Rosa canina - Dog Rose

Phylum: Magnoliophyta - Class: Equisetopsida - Order: Rosales - Family: Rosaceae

Dog Rose, Rosa canina

Always a joy to see although because of its thorns not one to tangle with, the Dog Rose can be either self supporting or a climber. The tallest specimens almost invariably use other plants for support.

Identification

A distinctive perennial with tall arching stems covered in curved thorns, the Dog Rose has dark-green toothed oval-pointed leaves and pink or white five-petalled fragrant flowers 3 to 6cm across.

Wild Rose, Rosa canina

Distribution

This lovely summer wildflower is very common throughout central Britain and Ireland, while in coastal areas it is generally less evident, and there the low-growing Burnet Rose tends to take precedence.

Habitat

Rosa canina makeswonderful displays in hedgerows and on woodland edges.

Blooming Times

Dog Rose can sometimes be seen in flower in Britain and Ireland from the end of May until early August, but most years they are at their best during June and July.

Similar Species

There are several wild rose species, including the white Field Rose and the Burnet Rose.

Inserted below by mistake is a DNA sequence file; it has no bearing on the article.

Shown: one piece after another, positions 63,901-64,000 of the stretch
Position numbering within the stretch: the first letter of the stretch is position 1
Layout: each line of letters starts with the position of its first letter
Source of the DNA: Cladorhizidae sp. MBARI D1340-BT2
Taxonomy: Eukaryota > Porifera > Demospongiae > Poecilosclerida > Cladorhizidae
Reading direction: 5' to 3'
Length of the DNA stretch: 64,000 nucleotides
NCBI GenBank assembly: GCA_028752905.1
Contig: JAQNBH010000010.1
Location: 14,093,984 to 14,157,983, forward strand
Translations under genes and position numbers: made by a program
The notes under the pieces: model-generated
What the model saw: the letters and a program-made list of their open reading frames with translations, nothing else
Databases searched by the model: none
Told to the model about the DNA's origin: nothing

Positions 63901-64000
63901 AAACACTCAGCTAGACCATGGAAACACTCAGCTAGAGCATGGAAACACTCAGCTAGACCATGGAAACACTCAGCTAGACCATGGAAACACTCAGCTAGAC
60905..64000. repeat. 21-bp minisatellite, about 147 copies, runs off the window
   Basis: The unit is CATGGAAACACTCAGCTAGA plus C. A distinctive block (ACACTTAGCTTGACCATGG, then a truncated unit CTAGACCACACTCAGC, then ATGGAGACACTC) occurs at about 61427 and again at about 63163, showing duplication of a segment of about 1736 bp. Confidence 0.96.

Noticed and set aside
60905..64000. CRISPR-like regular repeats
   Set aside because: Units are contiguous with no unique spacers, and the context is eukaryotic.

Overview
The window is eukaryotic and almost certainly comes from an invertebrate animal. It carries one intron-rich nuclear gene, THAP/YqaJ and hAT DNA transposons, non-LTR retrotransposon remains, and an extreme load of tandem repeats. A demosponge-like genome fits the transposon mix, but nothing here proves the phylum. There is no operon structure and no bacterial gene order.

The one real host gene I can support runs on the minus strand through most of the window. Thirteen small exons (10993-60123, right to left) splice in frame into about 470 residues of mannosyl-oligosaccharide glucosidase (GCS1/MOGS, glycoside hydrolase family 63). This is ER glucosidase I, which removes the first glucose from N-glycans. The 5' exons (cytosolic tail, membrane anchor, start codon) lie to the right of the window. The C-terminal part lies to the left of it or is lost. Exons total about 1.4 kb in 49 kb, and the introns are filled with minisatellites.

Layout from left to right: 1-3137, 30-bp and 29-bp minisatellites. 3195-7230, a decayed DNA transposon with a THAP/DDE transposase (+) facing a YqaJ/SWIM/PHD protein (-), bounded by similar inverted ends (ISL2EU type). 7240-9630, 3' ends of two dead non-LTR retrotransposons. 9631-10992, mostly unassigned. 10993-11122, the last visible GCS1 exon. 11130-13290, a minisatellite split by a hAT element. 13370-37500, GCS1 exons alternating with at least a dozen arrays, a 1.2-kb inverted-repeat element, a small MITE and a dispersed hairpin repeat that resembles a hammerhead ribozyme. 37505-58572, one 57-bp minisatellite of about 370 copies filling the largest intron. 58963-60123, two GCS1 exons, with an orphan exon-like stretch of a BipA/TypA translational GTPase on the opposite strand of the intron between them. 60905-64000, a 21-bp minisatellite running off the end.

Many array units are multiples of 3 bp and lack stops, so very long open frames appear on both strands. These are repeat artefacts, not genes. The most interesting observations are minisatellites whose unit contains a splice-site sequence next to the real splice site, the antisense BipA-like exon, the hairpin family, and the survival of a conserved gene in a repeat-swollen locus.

Dog Rose seeds develop within hips that turn bright red in autumn

Briars, brambles, raspberries and cloudberries are close relatives, while many other wild flowers also belong to the Rose family; Wild Strawberries, Wood Avens, Tormentil, Hawthorn and Crab Apple are just a few examples.

Uses

Not surprisingly, the sweet-smelling petals of the Dog Rose have been used in making perfume, while the fruits, known as hips, are used to make rose-hip syrup as well as tea and even a kind of marmalade. There is just one thorny problem that makes gathering rose hips a risky business: the thorns!

Etymology

The specific epithet canina means 'of dogs' and is a rather disparaging term meaning of little or no value - surely quite inappropriate for this much-loved wildflower.

Wild Rose, Rosa canina, Hampshire UK

The seeds of roses develop in shiny cases called rose hips. Pictured on the left are hips of the Dog Rose, which turn bright red in the autumn when they are fully ripened.

The photographs shown above were taken in Newborough Warren National Nature Reserve in Anglesey, North Wales in June.

The self-supporting Dog Rose pictured on the left was seen on scrubby chalk downland in Hampshire, England.


Volume 1

We hope that you have found this information helpful. If so we are sure you would find our books Wonderful Wildflowers of Wales, vols 1 to 4, by Sue Parker and Pat O'Reilly very useful too. Buy copies here...

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